“It’s definitely been a constant ride on one nervous system. Anxiety levels are through the roof. There’s been beautiful, simple moments with the family dotted in there. And then really hard times with the kids not quite understanding. You know, my kids are at the age where you don’t want them to be sitting in front of the news and absorbing all the dark, ugly facts of everything, but they’re too old to hide everything. But they get frustrated. So it’s a tough thing for everyone to navigate. But you just find your way along. And there are good days and bad days." - Naomi Watts

"Drawing is a way of life; it’s a kind of private activity that you basically do when nobody’s watching, but here we are, in a situation where nobody could possibly be watching because we’re all quarantined. We’re all sitting around at home trying to find our way into some sort of imaginary world that will make life better. I am imagining figures distanced from one another. They don’t want to be but they have to be. There are figures who are invented to resemble those who I wish I could see.” - George Condo

“I would say the largest thing is that I’ve spent a lot of time going back to the early techniques in my practice, which were largely in drawing and painting. It’s been interesting, allowing some refocusing of priorities in the studio as well.” - Daniel Arsham

“It was important to produce this virtually because this moment needed to see this work. This format allows it to be shared with new audiences that wouldn’t get to see it in a gallery setting. I am making use of all the means we have. There is real power in real-life experiences, but there is real reach digitally.” - Nick Cave on his virtual exhibit, As It Was and Still Is.

“I knew I needed to do what COVID forced me to do—which I think forced everyone to do—which was look at what you’re doing. Stop. Pause. You dissect what you were doing and ask: Maybe there’s a better way to do it? I started working a lot differently when COVID started. In times of crisis, that’s when true, true creativity is born." - Mister E

#MeToo Movement

“The #MeToo movement—I didn’t change anything. Somehow, what I was already doing fell under this umbrella. When you go back 25 years ago, I have really seen the progression. It’s beautiful to feel the power of all the girls coming aboard. I feel I am really lucky to be of a generation that got to live through a huge transformation. I understand where we’re coming from, and I fought for it. It was hard. It was heartbreaking. It was devastating. A lot of the time, you felt completely helpless and hopeless, and, now, to be able to see this change… it’s been a fantastic privilege.” - Salma Hayek

“It took me too long to process my trauma and come forward. I am still scared. It changed for me when I realized there were other victims of the same person. This was on the heels of Cosby and Weinstein and all these women coming forward, but nothing could be done. I decided something had to be done. We never gave up even when it wasn’t looking good. I am so proud of everything we did." - Evan Rachel Wood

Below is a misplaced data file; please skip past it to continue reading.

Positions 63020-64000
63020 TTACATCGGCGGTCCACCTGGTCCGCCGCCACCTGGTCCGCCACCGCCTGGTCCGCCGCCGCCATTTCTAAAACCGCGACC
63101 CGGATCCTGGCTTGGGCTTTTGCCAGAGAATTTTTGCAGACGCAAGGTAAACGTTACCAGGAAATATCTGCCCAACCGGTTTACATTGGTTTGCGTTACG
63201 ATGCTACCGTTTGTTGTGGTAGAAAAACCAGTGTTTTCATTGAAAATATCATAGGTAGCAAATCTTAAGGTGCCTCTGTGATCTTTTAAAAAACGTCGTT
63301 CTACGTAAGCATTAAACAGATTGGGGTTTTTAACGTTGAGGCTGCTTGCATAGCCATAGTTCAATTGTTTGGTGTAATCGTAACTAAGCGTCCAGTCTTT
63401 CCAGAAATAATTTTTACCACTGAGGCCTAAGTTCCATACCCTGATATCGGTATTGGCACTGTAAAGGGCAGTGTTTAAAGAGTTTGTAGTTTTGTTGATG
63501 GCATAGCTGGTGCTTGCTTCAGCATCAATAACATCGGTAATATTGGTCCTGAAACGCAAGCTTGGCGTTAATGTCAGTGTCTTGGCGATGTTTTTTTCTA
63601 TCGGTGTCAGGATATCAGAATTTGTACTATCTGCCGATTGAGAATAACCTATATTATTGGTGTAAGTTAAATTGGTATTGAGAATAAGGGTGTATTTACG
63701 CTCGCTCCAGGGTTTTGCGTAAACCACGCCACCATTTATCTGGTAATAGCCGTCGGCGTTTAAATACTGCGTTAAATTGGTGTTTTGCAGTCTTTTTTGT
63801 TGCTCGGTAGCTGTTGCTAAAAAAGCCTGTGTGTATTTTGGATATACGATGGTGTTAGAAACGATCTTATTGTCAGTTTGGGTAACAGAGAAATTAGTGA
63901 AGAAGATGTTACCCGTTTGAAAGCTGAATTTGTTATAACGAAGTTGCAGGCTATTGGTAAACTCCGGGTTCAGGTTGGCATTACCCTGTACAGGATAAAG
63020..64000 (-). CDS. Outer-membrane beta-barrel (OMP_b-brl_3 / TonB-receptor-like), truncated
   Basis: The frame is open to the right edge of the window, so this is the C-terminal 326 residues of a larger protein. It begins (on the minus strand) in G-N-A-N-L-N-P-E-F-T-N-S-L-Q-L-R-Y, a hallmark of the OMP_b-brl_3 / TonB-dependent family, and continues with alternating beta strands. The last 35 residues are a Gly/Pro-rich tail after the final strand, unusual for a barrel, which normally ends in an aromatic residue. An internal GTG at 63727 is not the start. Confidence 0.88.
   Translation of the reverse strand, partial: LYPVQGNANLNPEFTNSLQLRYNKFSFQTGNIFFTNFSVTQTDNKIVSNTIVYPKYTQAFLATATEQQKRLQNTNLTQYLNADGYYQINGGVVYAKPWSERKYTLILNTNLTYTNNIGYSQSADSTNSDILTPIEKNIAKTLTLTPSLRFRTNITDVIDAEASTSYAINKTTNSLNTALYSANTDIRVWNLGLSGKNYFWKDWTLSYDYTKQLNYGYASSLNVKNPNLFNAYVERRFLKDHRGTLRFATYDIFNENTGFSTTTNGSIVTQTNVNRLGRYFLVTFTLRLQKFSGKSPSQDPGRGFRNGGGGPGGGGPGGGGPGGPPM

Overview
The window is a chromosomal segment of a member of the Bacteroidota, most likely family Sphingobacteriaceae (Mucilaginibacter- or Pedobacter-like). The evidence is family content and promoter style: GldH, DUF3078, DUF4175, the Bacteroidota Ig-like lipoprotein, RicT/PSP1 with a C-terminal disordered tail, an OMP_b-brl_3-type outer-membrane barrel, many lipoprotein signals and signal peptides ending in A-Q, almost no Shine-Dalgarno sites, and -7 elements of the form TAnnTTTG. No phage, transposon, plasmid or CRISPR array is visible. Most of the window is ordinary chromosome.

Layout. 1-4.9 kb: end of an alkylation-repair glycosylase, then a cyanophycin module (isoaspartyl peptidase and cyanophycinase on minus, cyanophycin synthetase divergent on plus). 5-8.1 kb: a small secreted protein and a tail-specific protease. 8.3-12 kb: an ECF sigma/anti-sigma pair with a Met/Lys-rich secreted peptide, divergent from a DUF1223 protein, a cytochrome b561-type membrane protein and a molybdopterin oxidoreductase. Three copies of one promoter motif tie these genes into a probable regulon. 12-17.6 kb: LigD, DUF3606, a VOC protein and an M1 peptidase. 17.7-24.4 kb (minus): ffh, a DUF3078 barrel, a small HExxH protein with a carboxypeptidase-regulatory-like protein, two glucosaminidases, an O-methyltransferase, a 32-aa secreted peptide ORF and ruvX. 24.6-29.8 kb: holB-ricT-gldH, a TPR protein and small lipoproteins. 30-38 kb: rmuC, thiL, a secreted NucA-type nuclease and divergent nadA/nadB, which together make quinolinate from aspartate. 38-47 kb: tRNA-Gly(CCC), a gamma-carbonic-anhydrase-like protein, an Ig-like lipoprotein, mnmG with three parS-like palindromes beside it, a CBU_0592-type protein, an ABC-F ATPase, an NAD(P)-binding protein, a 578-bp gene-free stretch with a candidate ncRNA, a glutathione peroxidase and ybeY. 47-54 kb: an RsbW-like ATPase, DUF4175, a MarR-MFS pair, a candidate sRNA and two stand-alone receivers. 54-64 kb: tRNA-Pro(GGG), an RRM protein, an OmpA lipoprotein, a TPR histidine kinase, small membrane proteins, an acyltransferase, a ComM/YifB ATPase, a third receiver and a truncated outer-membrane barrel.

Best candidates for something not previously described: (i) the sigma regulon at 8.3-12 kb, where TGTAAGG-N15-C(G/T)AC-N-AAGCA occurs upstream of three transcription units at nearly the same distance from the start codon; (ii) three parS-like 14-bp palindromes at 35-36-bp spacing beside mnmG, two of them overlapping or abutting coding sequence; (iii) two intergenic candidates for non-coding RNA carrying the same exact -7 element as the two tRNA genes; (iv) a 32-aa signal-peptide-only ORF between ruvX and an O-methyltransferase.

“It comes in waves. It has certainly been a release. It is something that is hard to be alone in, so by telling my story, I felt like I wasn’t alone anymore. I felt like I made other people not feel alone anymore either. I also wanted to show people that it can literally happen to anyone. That’s the thing about domestic violence. Domestic violence isn’t just a women’s issue. It’s an epidemic for women, but it happens to men, children, the elderly and handicapped—it happens across the board. It doesn’t matter if you’re rich or poor or what community you come from. I think it is one of the worst problems we are not really talking about because it is so normalized.” - Evan Rachel Wood on her healting process.

“We have a lot of misconceptions about domestic violence and what it looks like. I don’t think we are talking enough about the intricacies and how complicated it can be. At this moment when #MeToo is such a topic of conversation, I am hoping to move the needle in the conversation about violence as well. We plan on taking [the bill] to as many states as we can and to continue to have the conversation. This isn’t something I chose, it chose me. Phoenix seemed like an obvious choice in that we want to allow them the time to be able to rise from the ashes and come back even stronger—and to be able to pursue justice. It seemed so unfair that someone would be so hurt that they were unable to get up. We want that fiery phoenix rising.” - Evan Rachel Wood on the Phoenix Act.

Black Lives Matter

“I hope to teach my own son that sometimes we have to work a little bit harder just to get a sliver of what other people have, as people of color,” she says. “He’s going to be living in a totally different day, so I think it’s going to be a lot better for him. There will be a lot more open doors for him. But one thing that I didn’t really focus on that much was personal time and the prices of work, work, work. I want to show him that the balance is important.” - Tyra Banks

"Being off the road and holed up in the studio watching what happened to George Floyd and others like him and what is going on in the world has amplified how disgusting systemic racism is in this country. We must do everything we can to encourage people to vote and make a change. Donating money is the least we can do. We must act." - The Chainsmokers

"During the weeks after George Floyd was killed, I saw so many stories from people who have experienced racism, and it’s opened my eyes to how big of a problem it is. I’m from Norway, and I’ve never experienced it before, so it was hard for me to realize. It goes back so many years in the U.S., and the whole system just needs to be rebuilt almost because the problem lies so deep." - Kygo

“Many don’t know what people mean when they talk about systemic racism. If you want to understand it, you have to understand the history of this country and how it’s been built, how it’s been arranged and how it’s made our minds work. John Brown was really on a mission to wake up white America. He saw everything in the light of the unwavering equality of mankind. And if you weren’t doing something to help change the tide of equality, then you were part of the problem.” - Ethan Hawke on The Good Lord Bird limited series.

“I’m not American, so being here through this year has been very eye-opening. I think what we’ve seen come to the surface are things that have obviously been systemically an issue for a long time.” - Elizabeth Debicki

Photography by: Photo by Nick Hanoatubun/SOPA Images/LightRocket via Getty Images